Recycling the heat from server room

Dreece

int 21h
Been toying with the idea for a while, think I'm just going to go for it as it makes sense, just wondering if anyone else here is into recycling energy... in this case heat.

The plan is to plumb one of these in with the appropriate fans and ducts, planning on using foil backed insulation to shape a nice duct off the whole back of the server rack with rubber seals along the perimeter as a mating flange.

 

T_Minus

Build. Break. Fix. Repeat
Feb 15, 2015
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When I was building the second 'server room' in my home office I had it designed with 22U racks with air in front hot air into back, with a vent to my office that could be opened\closed, and then the other vent outdoors. Window\Wall AC to create cool air, and hot air in summer went outside, in winter could go into my office.

I purchased all the material, insulation, door, racks, etc then just expanded my data center off-site and didn't finish ;) but that was the ultimate goal. Free heat for winter.
 

omegadraconis

New Member
Oct 23, 2017
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You just need to put your Datacenter next to a heatpump water heater. Might get some recovery from that, but would only be worth while if you had a need to replace your existing water heater.
 
Apr 9, 2020
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One of the concepts I didn't see discussed on here was the idea of building a heat reservoir to store and redistribute heat. While its very difficult to generate electricity from waste server heat and fairly hard to find something to do with all that hot air, there are a lot of good potential uses for some warm water.

Simplest idea: if you have a swimming pool, build a heat exchanger in the server room. Nothing fancy, you don't have to pile pool water into every chassis; just an old car radiator with a couple of good fans will do. Place the radiator in the room with the servers and pump water from the pool through it. This will remove heat from the server room and deposit it in the swimming pool, which even if you live someplace warm could probably benefit by being heated up a little. One radiator might not actually do the trick - I haven't got a pool to test this myself - but it does seem like it would work in principle.

Slightly more complex: Build a revivor out of a plastic cistern or a couple 50 gallon water barrels. Same concept: use a radiator in the server room to deposit heat in the water, then use other radiators elsewhere to discharge it later. You could, for example, set one up outside to run at night when its cooler to chill the water back down. Or set it up in the house to warm the house. Alternatively(and this is much harder) figure out the physics of using it to maintain constant temperature in the server room. By day it soaks up heat, by night it returns it. I have been wrong before, but my understanding is that constant temperatures are better than temperature swings, if you aren't able to maintain a constant low temperature its better to be slightly warm all the time than warm/cold/warm/cold.
 

psc

New Member
Jun 30, 2019
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I think to be effective, you'd want an air\water heat pump (effectively a water-cooled air con unit). Otherwise the room temperature would need to be quite high before you'd get a meaningful heat flow into "room-temperature" water. The only calculations I can find for a car radiator do look good, but assume flow rates for both water and air that you just wouldn't achieve (or want to) in a server room - never mind the operating temperature differentials!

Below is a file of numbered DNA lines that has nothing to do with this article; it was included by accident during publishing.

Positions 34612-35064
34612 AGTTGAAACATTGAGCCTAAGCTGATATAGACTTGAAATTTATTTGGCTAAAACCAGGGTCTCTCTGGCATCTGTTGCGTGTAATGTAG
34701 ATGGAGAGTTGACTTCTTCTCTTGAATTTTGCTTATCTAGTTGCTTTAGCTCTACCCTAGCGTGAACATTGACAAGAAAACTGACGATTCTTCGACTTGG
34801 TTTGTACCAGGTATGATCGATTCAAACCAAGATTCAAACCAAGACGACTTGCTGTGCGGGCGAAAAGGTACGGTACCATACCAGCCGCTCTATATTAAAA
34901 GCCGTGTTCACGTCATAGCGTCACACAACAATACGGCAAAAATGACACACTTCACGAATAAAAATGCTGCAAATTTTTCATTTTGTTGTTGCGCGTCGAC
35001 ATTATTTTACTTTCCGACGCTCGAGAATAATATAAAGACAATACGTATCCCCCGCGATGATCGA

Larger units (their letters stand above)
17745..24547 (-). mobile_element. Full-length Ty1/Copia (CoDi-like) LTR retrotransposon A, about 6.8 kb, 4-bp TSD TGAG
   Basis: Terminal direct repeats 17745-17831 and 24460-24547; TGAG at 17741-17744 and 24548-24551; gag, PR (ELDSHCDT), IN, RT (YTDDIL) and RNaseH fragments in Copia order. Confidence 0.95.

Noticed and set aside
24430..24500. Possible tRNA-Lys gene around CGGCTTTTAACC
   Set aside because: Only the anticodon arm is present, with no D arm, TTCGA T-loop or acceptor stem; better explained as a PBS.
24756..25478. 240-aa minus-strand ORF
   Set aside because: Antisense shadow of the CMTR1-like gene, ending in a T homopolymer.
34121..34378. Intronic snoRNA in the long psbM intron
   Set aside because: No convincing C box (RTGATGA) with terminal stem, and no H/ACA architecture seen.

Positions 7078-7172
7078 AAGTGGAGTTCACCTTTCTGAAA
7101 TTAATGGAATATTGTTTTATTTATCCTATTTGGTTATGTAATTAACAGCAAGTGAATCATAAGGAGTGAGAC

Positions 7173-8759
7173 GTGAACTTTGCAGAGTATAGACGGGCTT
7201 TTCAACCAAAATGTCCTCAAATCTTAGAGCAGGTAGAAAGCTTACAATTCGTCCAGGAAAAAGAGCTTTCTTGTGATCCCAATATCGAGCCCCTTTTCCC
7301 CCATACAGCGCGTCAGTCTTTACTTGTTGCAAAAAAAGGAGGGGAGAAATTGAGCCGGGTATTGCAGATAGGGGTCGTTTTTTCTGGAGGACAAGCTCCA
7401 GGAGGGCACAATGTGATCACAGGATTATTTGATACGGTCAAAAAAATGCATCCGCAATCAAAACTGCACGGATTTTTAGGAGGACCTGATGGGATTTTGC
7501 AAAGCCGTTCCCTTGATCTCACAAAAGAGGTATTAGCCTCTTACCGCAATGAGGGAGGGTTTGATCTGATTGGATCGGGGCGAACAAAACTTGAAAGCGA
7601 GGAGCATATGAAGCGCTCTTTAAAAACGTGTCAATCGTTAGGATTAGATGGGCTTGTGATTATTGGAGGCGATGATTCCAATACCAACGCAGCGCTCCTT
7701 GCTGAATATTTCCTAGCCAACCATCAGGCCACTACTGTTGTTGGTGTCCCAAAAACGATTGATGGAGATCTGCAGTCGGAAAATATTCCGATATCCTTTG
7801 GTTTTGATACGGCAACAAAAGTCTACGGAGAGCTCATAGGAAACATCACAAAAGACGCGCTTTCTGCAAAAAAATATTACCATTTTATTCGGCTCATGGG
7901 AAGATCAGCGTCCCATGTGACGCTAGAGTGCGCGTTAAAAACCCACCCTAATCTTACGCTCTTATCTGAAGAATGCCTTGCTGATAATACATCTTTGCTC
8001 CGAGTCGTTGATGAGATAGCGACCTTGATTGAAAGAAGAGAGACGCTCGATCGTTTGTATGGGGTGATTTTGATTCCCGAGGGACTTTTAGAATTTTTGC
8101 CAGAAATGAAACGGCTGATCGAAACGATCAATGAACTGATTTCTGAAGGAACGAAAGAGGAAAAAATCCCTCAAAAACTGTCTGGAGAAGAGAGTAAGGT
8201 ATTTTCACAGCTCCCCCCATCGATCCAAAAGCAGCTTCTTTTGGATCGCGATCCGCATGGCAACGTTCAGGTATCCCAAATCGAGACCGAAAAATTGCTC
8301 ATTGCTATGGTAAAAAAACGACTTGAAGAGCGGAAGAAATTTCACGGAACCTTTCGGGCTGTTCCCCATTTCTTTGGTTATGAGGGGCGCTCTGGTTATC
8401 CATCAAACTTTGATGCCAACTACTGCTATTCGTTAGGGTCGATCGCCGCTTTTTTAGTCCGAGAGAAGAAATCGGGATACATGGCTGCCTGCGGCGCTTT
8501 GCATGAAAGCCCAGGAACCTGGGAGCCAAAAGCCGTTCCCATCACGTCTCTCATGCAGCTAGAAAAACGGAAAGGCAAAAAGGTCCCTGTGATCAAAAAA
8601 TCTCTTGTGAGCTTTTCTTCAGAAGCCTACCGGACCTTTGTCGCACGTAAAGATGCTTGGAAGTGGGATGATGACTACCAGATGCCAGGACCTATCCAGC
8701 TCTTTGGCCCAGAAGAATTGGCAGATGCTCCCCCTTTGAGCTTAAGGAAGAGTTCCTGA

acquacow

Well-Known Member
Feb 15, 2017
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It would be more efficient to capture hot shower water and pump that heat back into the house.
Capture greywater from showers/dishwasher into a small cistern, submerge a radiator or two into it and locate a remote radiator inside your home HVAC ducting to deposit that heat back into the home.

Once the cistern drops to near-ambient, you simply drain it back out.
 
Apr 9, 2020
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It would be more efficient to capture hot shower water and pump that heat back into the house.
That would kind of defeat the purpose of recycling heat from the SERVER room, no? :p

I think to be effective, you'd want an air\water heat pump (effectively a water-cooled air con unit). Otherwise the room temperature would need to be quite high before you'd get a meaningful heat flow into "room-temperature" water. The only calculations I can find for a car radiator do look good, but assume flow rates for both water and air that you just wouldn't achieve (or want to) in a server room - never mind the operating temperature differentials!
I would think you could get a better effect using more radiators, right? Instead of just 1 use 6. I dunno. Like I said, haven't got a dedicated server room to experiment with. Also you could theoretically cool the water down well bellow daytime room temperature at night, assuming you just want a heat pump and don't want to try to do anything with the heat. I guess the whole point is using water to absorb it might provide more option than just trying to duct hot air around.
 

acquacow

Well-Known Member
Feb 15, 2017
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That would kind of defeat the purpose of recycling heat from the SERVER room, no? :p
Air to air heat exchangers are pretty inefficient. You'd be better off just adding a supplementary vent system from the server room into the HVAC directly.